Worldental with this post starts a article series about dentists and dental workers. And we are very glad to present you an article from Linda Zdanowicz, she works in dental care since 1978 and now she carry on an informative blog Exceptional Dental Practice Management.
Buiding A Great Dental Assistant
Ok, get out your pen and paper. Make your list of all the things that you would want to have in a dental assistant. This position often has the most untapped potential of all. Here is what my list would look like and why:
1. Loves assisting – I don”t want to put a lot of work into someone who is going to leave and go to hygiene school. I want someone who wants to keep learning and improving and who really enjoys coming to work every day. That spreads out into everything she does.
2. Enjoys serving others – I don”t want someone who sees service as servitude. I don”t want someone who resents what is asked of them. I want someone who looks for ways to give the extra that makes us special.
3. Compassion and Empathy – I want someone who will look past a patient”s bad mood and find a reason to like them. I want her to be able to care about how people feel and who wants to make it a little better.
4. Intelligence – I like to hear an assistant who is able to answer patient”s questions and who can speak with proper grammar. We all reflect on the practice and on our boss”s judgement so I want everyone to be shining examples of good taste and character.
5. Integrity – Speaking of character, integrity ties the whole picture together. It”s the Australian Sheep Dog of all the character traits. If you have integrity, you probably have many of the others. Integrity means that you do the right thing.
6. Good Chairside Skills – Or the desire and capacity to improve. A good chairside assistant makes the worklife of a dentist much easier and impresses the patients.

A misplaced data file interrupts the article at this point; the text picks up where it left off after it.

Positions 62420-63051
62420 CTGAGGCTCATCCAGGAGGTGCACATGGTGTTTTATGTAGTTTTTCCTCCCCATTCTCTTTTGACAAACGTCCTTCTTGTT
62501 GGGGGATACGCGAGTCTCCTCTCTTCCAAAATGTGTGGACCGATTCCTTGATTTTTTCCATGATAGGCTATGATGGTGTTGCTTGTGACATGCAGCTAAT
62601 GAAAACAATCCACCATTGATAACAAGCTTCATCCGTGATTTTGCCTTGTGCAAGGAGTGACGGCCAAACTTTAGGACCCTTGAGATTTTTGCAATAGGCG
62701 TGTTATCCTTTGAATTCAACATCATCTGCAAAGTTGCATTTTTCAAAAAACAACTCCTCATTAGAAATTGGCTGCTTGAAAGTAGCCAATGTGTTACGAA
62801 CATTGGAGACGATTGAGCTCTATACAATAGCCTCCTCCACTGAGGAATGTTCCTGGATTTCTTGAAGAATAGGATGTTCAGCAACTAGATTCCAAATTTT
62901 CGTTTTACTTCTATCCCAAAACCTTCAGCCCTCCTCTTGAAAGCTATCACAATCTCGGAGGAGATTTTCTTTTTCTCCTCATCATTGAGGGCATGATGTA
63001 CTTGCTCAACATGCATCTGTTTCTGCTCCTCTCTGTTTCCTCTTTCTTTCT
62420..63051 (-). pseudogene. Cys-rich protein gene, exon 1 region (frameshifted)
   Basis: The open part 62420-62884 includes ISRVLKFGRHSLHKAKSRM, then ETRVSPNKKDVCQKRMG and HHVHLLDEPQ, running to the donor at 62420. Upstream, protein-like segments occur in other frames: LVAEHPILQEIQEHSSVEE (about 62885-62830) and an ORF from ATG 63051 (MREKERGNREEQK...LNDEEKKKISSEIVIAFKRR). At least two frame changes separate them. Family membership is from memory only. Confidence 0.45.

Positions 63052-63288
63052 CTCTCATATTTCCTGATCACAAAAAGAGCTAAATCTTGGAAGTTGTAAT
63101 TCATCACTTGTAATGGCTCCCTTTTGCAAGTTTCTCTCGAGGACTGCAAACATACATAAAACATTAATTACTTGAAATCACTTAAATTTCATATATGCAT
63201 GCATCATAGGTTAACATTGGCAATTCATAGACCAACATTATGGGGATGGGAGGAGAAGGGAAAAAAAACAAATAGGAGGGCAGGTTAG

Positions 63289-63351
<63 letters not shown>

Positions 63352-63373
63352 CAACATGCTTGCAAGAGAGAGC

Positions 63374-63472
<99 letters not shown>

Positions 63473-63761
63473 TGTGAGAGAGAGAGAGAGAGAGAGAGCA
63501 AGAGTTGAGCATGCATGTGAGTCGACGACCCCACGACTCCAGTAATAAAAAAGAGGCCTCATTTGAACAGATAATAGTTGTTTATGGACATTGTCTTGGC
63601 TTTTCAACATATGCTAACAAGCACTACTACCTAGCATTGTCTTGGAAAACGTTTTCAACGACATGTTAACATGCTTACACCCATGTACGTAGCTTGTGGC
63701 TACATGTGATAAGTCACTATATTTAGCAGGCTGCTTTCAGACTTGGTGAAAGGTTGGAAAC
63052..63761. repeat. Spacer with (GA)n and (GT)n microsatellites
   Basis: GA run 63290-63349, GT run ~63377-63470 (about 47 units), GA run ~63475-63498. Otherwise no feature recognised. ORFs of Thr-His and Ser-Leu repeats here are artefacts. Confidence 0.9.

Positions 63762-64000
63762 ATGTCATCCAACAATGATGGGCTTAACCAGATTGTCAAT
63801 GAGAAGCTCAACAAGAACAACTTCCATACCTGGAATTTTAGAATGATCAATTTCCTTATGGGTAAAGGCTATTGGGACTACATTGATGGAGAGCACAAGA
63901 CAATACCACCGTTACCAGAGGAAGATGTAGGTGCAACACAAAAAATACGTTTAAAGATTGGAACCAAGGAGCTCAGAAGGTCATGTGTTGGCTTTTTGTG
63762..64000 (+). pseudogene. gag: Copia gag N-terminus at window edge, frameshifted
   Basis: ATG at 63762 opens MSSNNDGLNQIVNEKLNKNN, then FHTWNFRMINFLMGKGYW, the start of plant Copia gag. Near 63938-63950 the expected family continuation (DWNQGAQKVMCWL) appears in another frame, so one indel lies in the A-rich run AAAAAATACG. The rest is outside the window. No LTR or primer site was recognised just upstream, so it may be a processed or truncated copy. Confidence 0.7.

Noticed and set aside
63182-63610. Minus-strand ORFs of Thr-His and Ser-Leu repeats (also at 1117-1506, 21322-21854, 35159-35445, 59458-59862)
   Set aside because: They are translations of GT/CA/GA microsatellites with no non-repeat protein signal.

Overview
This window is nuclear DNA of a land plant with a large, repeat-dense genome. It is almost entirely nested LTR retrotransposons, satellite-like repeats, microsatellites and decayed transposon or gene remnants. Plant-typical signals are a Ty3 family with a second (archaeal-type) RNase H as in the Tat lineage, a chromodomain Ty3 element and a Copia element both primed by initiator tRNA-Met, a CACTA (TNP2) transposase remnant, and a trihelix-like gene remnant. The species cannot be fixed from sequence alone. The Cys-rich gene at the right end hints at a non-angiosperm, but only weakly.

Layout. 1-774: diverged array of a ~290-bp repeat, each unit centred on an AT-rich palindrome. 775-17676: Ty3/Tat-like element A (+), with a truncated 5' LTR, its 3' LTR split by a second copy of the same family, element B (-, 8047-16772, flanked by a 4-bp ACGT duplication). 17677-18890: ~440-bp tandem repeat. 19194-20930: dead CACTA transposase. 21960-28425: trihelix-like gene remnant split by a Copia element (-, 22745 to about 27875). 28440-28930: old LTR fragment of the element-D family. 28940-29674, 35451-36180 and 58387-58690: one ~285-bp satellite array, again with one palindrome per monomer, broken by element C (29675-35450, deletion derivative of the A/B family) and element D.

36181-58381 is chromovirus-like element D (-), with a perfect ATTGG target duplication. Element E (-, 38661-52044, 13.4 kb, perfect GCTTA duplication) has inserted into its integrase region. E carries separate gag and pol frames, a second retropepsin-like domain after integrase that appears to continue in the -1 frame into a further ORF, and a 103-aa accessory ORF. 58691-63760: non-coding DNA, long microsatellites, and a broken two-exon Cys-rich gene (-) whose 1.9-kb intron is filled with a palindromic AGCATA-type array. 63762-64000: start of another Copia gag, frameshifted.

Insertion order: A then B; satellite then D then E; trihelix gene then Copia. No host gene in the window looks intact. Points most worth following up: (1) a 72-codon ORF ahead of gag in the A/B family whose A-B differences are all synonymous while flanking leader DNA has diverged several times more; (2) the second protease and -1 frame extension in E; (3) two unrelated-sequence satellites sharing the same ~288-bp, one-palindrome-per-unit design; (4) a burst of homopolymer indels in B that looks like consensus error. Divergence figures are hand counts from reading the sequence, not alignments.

7. Honest Communication – I’ve seen some employees in other offices who feel that they have great communication skills, but they come off as phony. There is one office that has a young woman that calls me babydoll every time I talk to her, it drives me crazy. I don”t want anyone to drive our patients crazy. I want our staff to be warm and welcoming as well as professional.
8. Sense of Humor – Dealing with patients can be stressful. I don’t want an assistant who will walk around feeling put upon or grouchy. I want someone who can laugh and be easy with everyone and help keep tension under control.
9. Team Player – I want someone who realizes that her best success comes when she joins her effort with the rest of the team. She worries more about getting the job done well, than about who gets the credit. She shares what she knows with others because she realizes that knowledge shared is knowledge squared.
10. Someone Who Lives Up To Their Potential -In the book, The 7 Habits of Exceptional People, Steven Covey talks about P/PC. That is Production vs. Production Capability. I want someone whose production matches her capability to produce. I want someone who is encouraged and excited about the fact that when they meet their goals, their potential expands to make room for new growth and new goals.
I’m sure there are others, but those are big to me. How do you build an assistant like that? You tell her what you want and then you expect to get it. If you don”t get it, you let her know and reinforce your expectations. You show appreciation when she lives up to it and you cheer her on. You let her know that she makes things better. Make sure her salary is a reflection of her abilities and of what she brings to the office. Building and keeping a great assistant will make your practice a place you enjoy going to every day.
Linda has been in dentistry since 1978 with time off in the middle to raise her family. She has been married for 28 yrs. And has 3 children Kim 26, Erik 23 and Nick 18. She has worked for Dr. Jeff Price for the past 9 yrs and the practice is now being sold to Dr. Nigel Morgan.
She began blogging one year after becoming office manager. She was not very prepared for that job, with no formal training and found she was learning by the seat of my pants. She started blogging to have some way to release some of her frustration and to direct her interest somewhere besides her job. She also found that by writing about her successes and failures she was able to understand them better and share them with others that hopefully benefit from it.
Thanks to Linda and good luck with following blogging!